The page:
Cheney's assets could have fallen significantly since 2001 as the stock market hammered the value of his stock options at Halliburton. He and Lynne's fortune was estimated at a minimum of $22.9 million; now it is valued at a minimum of $19 million.
Cheney, who took the job as head of Halliburton after serving as Defense Secretary in the first Bush administration, has numerous options allowing him to buy company stock at a fixed rate. The declining market has made those options valueless, but should their value increase Cheney has "irrevocably" pledged the proceeds of the options to charity should he exercise them.
Former Sen. Carol Moseley Braun's assets also declined, from at least $212,008 to at least $127,008. Her earnings include a $55,240 salary as a professor and another $111,000 in business and legal consulting fees.
Rep. Dennis Kucinich reported assets of between $2,002 and $32,000, about the same as the year before.
When Your Boat Comes In
The reports also list personal gifts, although ethics rules strictly restrict what sitting members of Congress may accept. The rules on the country's chief executive are more flexible.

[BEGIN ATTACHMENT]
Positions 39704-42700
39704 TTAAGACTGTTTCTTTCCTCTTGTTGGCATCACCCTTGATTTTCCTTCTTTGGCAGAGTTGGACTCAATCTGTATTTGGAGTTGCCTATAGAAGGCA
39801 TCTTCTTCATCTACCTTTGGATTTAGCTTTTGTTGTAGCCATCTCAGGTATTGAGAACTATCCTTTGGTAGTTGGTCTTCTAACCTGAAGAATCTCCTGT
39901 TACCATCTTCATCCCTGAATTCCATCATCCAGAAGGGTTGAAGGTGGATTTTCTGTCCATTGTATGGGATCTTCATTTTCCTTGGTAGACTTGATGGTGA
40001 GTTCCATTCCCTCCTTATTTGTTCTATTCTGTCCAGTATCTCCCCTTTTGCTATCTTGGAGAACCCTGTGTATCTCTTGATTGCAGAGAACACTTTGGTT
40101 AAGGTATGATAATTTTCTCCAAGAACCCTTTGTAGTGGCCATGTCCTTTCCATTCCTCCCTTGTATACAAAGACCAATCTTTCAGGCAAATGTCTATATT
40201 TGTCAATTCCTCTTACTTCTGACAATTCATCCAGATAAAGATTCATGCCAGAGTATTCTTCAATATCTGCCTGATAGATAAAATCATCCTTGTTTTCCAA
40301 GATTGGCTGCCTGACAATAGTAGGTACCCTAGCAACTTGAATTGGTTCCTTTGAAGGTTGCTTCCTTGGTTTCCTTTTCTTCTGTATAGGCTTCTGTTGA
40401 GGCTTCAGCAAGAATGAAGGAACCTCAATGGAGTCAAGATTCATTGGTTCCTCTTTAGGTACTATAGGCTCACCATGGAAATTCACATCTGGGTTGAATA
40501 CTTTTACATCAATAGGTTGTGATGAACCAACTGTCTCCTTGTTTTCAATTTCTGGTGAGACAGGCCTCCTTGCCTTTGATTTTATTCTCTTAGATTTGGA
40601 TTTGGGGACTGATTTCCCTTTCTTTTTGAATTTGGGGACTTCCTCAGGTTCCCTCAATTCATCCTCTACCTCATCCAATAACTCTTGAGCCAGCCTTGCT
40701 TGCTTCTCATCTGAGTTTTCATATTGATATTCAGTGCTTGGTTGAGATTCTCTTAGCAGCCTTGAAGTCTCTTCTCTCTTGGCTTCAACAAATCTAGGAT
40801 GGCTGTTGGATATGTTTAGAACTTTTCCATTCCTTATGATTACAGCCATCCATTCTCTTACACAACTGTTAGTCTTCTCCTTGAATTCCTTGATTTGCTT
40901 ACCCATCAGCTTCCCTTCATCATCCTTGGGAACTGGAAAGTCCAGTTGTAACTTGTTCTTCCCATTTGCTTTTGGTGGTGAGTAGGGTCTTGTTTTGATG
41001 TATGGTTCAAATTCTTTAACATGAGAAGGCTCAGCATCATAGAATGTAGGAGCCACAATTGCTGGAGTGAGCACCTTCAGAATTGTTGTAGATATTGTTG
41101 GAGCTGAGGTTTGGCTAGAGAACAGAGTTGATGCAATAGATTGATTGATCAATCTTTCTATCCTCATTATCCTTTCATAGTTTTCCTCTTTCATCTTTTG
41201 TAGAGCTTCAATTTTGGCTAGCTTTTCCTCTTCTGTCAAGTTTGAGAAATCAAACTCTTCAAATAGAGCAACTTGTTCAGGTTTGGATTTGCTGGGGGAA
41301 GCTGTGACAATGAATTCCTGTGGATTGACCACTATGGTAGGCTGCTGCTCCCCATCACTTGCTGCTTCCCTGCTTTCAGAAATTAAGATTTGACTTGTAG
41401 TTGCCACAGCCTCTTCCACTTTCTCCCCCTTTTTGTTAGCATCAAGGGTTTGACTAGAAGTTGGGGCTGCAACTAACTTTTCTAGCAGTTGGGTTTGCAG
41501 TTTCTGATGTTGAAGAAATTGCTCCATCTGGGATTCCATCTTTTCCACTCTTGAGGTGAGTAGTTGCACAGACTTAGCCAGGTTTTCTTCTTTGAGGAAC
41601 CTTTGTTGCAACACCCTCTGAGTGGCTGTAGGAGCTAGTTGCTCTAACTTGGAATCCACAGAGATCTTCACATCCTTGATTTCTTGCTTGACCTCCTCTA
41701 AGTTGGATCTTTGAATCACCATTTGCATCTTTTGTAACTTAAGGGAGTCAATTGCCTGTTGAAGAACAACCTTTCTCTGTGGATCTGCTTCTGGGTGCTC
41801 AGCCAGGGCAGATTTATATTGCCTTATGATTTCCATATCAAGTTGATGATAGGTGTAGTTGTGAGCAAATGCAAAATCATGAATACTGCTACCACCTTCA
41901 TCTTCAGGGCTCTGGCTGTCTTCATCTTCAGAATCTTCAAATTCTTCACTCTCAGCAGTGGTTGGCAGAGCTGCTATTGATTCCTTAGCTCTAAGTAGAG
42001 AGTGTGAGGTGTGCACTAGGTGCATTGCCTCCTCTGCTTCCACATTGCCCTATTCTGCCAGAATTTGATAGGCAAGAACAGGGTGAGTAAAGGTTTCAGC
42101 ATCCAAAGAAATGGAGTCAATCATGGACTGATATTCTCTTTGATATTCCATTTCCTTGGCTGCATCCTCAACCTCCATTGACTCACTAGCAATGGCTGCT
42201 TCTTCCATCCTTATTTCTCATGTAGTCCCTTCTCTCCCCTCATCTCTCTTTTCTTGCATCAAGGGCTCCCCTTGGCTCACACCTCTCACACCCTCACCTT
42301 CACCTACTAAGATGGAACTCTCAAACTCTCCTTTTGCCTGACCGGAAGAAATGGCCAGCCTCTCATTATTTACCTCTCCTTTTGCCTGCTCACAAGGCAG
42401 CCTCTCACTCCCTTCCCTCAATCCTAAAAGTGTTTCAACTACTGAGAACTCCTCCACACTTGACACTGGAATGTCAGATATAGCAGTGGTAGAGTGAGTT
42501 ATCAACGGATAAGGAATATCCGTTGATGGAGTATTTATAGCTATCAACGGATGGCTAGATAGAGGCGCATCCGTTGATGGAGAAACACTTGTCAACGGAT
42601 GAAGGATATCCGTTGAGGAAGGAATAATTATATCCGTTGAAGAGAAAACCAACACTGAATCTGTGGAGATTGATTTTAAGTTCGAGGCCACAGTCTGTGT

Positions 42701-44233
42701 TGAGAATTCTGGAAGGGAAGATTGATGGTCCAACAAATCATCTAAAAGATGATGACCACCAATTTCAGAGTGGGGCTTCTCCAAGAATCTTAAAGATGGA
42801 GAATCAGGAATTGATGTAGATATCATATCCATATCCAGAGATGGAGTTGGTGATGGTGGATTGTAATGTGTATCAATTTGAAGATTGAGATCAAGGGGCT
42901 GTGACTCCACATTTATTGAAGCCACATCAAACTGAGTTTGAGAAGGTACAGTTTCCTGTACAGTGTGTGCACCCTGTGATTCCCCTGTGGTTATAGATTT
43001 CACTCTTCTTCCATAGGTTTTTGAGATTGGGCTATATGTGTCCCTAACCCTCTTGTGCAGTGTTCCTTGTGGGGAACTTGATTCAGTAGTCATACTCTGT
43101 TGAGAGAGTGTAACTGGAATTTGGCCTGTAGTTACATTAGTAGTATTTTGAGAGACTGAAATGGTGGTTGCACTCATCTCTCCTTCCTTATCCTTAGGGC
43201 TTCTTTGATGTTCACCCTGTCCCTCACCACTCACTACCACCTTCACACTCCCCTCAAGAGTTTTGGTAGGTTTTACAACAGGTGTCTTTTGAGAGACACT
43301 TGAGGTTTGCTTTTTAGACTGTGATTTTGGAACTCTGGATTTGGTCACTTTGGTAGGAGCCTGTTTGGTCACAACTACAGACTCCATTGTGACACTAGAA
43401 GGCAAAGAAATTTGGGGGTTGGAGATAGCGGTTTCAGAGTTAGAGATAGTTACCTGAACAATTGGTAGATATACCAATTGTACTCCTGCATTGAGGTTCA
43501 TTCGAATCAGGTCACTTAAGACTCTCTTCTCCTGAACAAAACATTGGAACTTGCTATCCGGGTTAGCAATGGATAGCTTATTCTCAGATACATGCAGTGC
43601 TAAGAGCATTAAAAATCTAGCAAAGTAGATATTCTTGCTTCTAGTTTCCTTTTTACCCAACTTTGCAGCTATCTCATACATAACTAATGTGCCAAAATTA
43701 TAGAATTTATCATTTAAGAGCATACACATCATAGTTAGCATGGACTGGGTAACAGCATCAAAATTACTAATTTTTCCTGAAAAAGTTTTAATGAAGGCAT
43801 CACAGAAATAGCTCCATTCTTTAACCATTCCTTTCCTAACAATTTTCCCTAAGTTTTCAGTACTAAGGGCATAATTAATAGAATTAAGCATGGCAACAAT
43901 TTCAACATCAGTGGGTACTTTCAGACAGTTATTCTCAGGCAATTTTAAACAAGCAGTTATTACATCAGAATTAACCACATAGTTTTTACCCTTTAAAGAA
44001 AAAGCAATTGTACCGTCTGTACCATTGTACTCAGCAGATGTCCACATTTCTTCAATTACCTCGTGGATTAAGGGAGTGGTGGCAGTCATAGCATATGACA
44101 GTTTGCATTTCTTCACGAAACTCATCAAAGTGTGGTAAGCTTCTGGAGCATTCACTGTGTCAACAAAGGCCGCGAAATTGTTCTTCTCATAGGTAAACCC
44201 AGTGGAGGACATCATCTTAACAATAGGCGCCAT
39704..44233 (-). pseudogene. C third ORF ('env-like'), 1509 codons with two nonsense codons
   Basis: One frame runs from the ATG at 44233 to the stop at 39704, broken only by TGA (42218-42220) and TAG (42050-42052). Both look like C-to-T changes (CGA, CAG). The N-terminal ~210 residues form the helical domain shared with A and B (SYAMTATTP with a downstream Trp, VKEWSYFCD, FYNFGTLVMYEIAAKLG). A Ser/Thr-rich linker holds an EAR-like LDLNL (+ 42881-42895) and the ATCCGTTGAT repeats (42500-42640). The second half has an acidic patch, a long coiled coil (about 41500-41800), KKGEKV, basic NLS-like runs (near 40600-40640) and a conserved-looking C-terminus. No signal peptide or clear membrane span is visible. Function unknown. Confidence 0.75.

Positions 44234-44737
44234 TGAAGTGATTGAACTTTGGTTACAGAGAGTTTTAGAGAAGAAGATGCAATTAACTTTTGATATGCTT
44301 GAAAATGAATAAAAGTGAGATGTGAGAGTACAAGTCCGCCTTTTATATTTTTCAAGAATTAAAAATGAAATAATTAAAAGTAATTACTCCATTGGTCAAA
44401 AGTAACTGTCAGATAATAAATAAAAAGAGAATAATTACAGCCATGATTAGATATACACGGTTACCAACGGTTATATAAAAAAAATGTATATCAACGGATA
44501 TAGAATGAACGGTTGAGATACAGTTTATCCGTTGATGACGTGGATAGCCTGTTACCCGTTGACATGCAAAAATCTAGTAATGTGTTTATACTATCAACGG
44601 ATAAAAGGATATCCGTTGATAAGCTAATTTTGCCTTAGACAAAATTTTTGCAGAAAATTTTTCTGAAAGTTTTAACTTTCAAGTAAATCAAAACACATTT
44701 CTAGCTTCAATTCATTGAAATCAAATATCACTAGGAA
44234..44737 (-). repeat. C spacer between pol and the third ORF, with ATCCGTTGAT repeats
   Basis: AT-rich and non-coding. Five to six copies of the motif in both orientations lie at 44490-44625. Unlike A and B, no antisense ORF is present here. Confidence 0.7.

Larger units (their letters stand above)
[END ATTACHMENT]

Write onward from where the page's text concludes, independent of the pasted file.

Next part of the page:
Amongst gifts he accepted, President Bush received a boat dock and a small boat from a supporter in the Show Me State.
The $5,728 gift came from John L. Morris of Bass Pro Shops in Springfield, Mo. Neither Morris nor Bass Pro Shops are registered to lobby at the federal level, but the company does have 15 "Outdoor World" stores in 10 states and a retail Web site (www.basspro-shops.com) that proclaims itself to be the "The World's Leading Supplier of Premium Outdoor Gear."
According to his office, Morris was traveling and could not be reached immediately for comment.
Other gifts Bush accepted included a cowboy hat with a silver Lone Star on the band from Mr. and Mrs. Peter R. Coneway of Houston, Texas ($1,000); six tickets to a Rolling Stones concert for Jenna Bush from Tommy Mottola of Sony Music Entertainment ($1,926); and a puzzle from the White House Staff ($1,707).
Vice President Cheney also disclosed a few gifts, most of them showing the outdoorsy side of the former Wyoming congressman. Included were: "The Orphan," a small bronze sculpture of a baby elephant by Dan Ostermiller of Loveland, Colo., from the artist ($4,200); "Rainbow Splendor," a bronze sculpture of two trout by Rip Caswell of Troutdale, Ore., from the artist ($3,400); and a Bogdan salmon reel #2 from Mrs. John Robson of San Francisco, Calif. ($1,500).